Between now and Sunday, March 29th, Steam is putting almost every single indie game in its sizable collection on sale.
There is, in other words, no longer any excuse for you to have not played Audiosurf or World of Goo. Though a sizable amount of the games on sale probably aren’t worth your trouble, some real modern indie classics are available for up to 33% off.
If you’ve got $60 lying around, your options are:
– Buy a single 360 or PS3 game of variable quality.
– Buy six or seven kickass indie games like Darwinia or Aquaria that will last you at least five times as long and have the potential to be at least twice as interesting.
The choice is yours, ultimately.
Still, that’s not going to stop me from highlighting the top ten best games from the sale after the jump in a biased attempt to convince you to choose the latter.
World of Goo: $13.39
This is a very, very good game and you should play it. Next to Braid and Noitu Love 2, it’s one of the best indie games of 2008. Period.
Dangerous High School Girls in Trouble: $6.69
I’ve only played the demo, but DHSGT has won a buttload of awards and is almost infuriatingly creative. A mix of minigames, a tabletop board game, and a typical RPG, Dangerous High School Girls in Trouble almost defies explanation, but damn near every review I’ve read of it seems to be positive. I’m definitely buying this one for myself.
Audiosurf turns any MP3 you give it into an action-puzzle game. It takes the pacing and tempo of the song and makes a rollercoaster-style track out of it; it takes the beats and turns them into different colored blocks which you must collect and organize to create combos and score points. It’s almost endlessly replayable given how differently every song plays from every other song, and is honestly worth way, way more than seven bucks.
If you’re into Metroidvanias, then welcome to heaven. Aquaria is a long, long game with a big, big world, winner of the first Independent Games Festival grand prize, and the subject of Destructoid’s very first Indie Nation article. I kind of hate Metroidvanias so I began to resent the game around the halfway point, but if you’re a fan of nonlinear platformer exploration, Aquaria is undoubtedly for you.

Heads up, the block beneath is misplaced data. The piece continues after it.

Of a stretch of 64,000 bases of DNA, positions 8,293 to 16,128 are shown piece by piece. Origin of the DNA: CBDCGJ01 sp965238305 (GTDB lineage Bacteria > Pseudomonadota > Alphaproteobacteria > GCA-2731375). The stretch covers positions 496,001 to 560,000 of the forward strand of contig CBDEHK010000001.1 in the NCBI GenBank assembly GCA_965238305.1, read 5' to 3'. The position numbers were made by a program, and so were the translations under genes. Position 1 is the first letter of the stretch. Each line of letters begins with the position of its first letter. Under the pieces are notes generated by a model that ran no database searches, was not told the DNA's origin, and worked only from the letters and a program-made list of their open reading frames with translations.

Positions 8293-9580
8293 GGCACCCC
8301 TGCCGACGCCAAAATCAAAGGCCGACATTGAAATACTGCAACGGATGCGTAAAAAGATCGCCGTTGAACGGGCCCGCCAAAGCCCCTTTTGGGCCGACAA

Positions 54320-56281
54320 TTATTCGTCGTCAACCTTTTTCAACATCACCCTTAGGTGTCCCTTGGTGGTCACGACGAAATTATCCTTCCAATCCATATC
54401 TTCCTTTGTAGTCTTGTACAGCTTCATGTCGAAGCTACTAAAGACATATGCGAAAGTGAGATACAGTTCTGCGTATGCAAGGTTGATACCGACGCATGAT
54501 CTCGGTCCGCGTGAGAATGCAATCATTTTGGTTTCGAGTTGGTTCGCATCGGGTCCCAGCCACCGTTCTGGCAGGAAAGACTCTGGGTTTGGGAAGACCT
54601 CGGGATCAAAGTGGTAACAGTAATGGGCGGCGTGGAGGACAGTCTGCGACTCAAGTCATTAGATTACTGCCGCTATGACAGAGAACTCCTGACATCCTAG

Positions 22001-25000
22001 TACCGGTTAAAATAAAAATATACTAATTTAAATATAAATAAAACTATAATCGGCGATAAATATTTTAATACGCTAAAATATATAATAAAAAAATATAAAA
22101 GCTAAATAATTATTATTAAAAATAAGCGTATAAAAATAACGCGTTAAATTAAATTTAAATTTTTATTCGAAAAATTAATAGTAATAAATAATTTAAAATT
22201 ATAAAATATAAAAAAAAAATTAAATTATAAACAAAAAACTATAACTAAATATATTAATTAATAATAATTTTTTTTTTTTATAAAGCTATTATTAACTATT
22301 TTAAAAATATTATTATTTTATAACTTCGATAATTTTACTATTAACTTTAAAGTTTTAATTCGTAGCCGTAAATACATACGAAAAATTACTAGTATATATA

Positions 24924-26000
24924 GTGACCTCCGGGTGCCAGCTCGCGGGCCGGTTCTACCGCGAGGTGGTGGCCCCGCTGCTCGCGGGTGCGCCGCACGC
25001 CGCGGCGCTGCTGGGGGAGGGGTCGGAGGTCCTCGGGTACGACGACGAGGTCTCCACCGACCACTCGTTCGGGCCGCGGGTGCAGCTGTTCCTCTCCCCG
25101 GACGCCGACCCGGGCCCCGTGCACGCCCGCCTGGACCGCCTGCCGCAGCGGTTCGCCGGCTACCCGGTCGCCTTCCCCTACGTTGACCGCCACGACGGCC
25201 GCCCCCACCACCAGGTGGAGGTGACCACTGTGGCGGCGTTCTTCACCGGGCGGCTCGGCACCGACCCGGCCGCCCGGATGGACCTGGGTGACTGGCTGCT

Mr. Robot: $6.69
A neo-retro genre mashup of RPG, action, puzzle, and adventure game, Mr. Robot was well-loved by Destructoid when it first came out, and things presumably haven’t changed much since then (apart from the fact that only one of the guys who contributed to that review still works here).
From the guys who made Darwinia, another game on this list that you should have played already, DEFCON is a frightening minimalist strategy game about nuclear warfare. Your goal is to nuke your enemies while sustaining minimum losses to your own country’s population. I’m effectively useless at strategy games so I can’t speak to the game’s challenge or depth, but I trust Introversion Software and the game certainly accrued some high marks since its original release.
Trials 2 is basically just a physics game about manuevering your realistically-handling bike over relatively unspectacular obstacles. Everything in the game physically function more or less as it would in the real world, requiring more thought and care of the player than something like Boom Blox. It can be pretty frustrating, but also pretty entertaining once you get the hang of how to work the bike.
No matter what your tastes, Darwinia has something to offer you. You a fan of strategy? Darwinia has that. Action? The game’s combat is all realtime and basically works like a simplified shooter. Retro games? Darwinia‘s entire visual style is ripped straight from the 80’s only made more sexy and 3D and bloom-y. Multiwinia is a multiplayer-oriented sequel/addition to the first game. Given the incredible price and the creativity that went into both games, this is as close to a “must buy” recommendation as you’ll find in this list.
Combine Lemmings with The Incredible Machine with something that is neither of those two games, and you’ve got Eets — a charmingly difficult puzzle game with a cute aesthetic and an enjoyable aesthetic. It’s also got a pretty active community that creates a lot of great levels, so this PC version is infinately preferable to the Xbox Live Arcade one.
Xeno Clash: $14.99
The 50% sale is over, but Steam’s new sale still knocks a full five bucks off Xeno Clash‘s asking price. I dunno for sure if it’ll be worth that much, but given its incredibly weird visuals and focus on the generally underrated genre of first-person melee combat, it may be worth the gamble.
So, yeah. One copy of Matt Hazard or a half-dozen really awesome games.